Dec. 19, 2006 -- Jackson Memorial Hospital has agreed to pay $14.2 million to the federal government to settle a whistleblower lawsuit involving false claims for reimbursement from Medicare and Medicaid.
Jackson Memorial, Florida’s largest Medicaid provider, was accused of keeping millions in overpayments from Medicare and Medicaid that the Miami hospital knew it should have returned to the federal and state programs
“Hospitals are required to return Medicare and Medicaid overpayments, whether the overpayments are the result of mistakes or intentional misconduct,” said Michael P. Brown, a San Francisco attorney whose firm, Phillips & Cohen LLP, represents the whistleblower. “It isn’t acceptable for a hospital to sit on overpayments for years and hope the government doesn’t notice.”
This is the sixth settlement stemming from the same “qui tam” (whistleblower) lawsuit, which so far has resulted in various hospitals paying the government a total of $51.7 million (including today’s settlement). Mark Razin, a former Medicare reimbursement consultant who lives in Laguna Beach, Calif., filed the whistleblower lawsuit in 1998 in federal district court in Los Angeles.
The government joined the qui tam lawsuit after investigating the allegations. The U.S. Attorney’s office in Los Angeles is leading the government’s work on the case. Phillips & Cohen was assisted in the case by attorneys from the Washington, D.C., office of Heller Ehrman LLP.
There have been five previous settlements as a result of Razin’s whistleblower lawsuit:
- Lovelace Health System, a wholly owned subsidiary of Cigna Corp. based in Albuquerque, New Mexico, paid $24.5 million to the federal government in 2002.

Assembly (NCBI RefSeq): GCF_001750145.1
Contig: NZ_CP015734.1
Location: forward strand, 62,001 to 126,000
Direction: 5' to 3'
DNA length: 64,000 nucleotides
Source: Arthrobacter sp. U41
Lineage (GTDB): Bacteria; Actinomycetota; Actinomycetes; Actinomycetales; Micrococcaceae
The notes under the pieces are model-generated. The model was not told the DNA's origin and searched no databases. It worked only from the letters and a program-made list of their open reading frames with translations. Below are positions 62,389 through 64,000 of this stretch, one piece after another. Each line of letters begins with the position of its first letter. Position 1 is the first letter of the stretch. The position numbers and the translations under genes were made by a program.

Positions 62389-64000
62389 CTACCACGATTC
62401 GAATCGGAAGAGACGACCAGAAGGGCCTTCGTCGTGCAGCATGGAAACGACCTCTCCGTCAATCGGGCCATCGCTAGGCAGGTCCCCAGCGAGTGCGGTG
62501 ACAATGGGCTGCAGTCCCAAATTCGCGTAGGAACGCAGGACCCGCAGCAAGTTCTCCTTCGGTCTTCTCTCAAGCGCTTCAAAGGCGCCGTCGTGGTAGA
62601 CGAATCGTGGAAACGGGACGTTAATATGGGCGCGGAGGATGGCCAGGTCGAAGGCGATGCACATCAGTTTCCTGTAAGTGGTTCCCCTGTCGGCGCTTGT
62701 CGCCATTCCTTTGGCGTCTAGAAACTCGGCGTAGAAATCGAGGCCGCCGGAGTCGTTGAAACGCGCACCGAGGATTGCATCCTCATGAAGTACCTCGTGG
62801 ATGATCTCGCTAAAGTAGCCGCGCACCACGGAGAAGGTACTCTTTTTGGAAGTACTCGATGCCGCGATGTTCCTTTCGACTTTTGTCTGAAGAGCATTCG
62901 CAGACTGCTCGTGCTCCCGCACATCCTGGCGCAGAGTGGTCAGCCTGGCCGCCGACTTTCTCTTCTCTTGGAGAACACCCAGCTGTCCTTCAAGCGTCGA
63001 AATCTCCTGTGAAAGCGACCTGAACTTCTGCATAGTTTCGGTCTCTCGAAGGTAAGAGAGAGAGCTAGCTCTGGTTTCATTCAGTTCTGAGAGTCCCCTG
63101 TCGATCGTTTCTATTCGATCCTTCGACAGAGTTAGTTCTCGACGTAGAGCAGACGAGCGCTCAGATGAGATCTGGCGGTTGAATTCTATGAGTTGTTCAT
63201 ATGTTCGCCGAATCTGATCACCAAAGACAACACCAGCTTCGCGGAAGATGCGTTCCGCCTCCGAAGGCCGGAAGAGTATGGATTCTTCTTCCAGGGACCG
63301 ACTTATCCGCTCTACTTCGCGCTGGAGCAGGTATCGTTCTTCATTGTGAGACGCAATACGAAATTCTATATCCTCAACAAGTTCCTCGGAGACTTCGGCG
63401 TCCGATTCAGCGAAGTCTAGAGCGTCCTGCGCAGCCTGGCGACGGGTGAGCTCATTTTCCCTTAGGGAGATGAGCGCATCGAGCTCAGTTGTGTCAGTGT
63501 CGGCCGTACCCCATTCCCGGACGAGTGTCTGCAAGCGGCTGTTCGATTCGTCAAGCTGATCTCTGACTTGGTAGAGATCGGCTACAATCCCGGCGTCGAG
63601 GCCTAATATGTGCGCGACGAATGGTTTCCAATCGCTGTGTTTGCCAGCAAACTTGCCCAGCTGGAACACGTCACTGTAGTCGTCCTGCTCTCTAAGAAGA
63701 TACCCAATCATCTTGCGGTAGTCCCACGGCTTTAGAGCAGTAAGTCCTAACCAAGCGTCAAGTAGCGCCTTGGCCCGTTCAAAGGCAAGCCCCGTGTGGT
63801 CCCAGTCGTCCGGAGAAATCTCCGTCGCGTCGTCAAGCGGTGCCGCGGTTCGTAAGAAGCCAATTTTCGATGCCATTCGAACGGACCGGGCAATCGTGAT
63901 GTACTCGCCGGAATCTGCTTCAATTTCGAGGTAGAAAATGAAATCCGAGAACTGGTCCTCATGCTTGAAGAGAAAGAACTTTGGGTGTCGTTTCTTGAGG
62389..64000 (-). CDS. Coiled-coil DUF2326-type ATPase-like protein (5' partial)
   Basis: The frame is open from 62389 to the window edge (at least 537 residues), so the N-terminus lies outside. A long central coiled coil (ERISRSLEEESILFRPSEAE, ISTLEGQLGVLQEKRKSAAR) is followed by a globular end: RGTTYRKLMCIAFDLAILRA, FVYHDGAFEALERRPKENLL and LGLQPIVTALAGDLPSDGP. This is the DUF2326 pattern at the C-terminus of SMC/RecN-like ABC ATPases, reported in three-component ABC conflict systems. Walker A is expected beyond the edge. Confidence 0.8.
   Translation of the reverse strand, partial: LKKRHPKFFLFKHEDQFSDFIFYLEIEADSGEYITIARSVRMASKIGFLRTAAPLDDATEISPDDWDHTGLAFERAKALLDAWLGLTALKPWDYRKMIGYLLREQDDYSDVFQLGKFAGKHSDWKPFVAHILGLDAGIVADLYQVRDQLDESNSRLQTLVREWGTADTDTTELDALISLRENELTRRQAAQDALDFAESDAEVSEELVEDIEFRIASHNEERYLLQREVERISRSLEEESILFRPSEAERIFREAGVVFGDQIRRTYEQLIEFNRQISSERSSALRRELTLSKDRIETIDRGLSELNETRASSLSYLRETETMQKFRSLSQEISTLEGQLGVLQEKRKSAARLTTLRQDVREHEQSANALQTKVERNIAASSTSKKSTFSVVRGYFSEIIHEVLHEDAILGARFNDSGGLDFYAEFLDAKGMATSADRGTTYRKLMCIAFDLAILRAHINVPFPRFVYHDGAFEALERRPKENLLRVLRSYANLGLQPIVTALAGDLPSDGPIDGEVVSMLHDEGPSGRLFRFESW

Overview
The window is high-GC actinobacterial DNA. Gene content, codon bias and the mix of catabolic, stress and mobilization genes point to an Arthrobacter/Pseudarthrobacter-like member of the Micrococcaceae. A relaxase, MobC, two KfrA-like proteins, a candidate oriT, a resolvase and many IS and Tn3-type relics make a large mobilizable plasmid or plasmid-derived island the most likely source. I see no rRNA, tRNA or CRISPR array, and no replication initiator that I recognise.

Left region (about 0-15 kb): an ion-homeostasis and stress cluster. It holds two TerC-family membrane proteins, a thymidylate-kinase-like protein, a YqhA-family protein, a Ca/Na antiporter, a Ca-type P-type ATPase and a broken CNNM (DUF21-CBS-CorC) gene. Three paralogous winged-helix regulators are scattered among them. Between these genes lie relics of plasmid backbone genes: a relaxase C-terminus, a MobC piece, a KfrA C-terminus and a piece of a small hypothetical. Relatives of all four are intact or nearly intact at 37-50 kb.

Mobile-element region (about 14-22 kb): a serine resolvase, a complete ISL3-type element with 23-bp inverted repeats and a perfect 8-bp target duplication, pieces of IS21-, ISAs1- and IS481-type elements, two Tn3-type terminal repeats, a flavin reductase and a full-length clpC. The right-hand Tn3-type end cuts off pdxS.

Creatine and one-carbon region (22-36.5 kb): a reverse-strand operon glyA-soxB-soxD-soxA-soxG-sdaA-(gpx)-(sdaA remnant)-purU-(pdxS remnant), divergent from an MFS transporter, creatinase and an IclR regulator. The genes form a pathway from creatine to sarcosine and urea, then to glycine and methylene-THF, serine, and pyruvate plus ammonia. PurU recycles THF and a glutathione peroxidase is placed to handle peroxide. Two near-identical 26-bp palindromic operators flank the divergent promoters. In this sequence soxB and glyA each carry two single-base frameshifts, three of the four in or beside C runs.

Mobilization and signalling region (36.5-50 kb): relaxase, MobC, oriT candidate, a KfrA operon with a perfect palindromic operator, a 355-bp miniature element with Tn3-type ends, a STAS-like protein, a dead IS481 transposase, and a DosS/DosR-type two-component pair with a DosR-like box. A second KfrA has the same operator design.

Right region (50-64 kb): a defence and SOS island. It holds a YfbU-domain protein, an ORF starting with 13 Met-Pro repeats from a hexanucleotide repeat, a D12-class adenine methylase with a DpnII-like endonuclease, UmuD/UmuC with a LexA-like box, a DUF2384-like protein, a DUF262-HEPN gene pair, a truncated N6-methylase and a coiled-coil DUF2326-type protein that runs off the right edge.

- St. Joseph’s Hospital in Houston, Texas, paid the government $1.5 million in 2002.
- Eisenhower Medical Center, located in Rancho Mirage, Calif., paid $8 million in 2005.
- HealthSouth Bakersfield Rehabilitation Hospital in Bakersfield, Calif., paid $740,000 in 2005.
- St. Elizabeth Regional Medical Center in Lincoln, Neb., paid $2.8 million in October.
Under the False Claims Act, private individuals may file qui tam lawsuits against companies that defraud the government. Liable companies pay as much as three times the government’s losses plus penalties for each false claim. When the government joins the case, whistleblowers are entitled to 15 percent to 25 percent of the government’s recovery.
Phillips & Cohen’s practice is devoted exclusively to representing whistleblowers in qui tam lawsuits. For more information about Phillips & Cohen's record, see P&C's Successful Whistleblower Cases.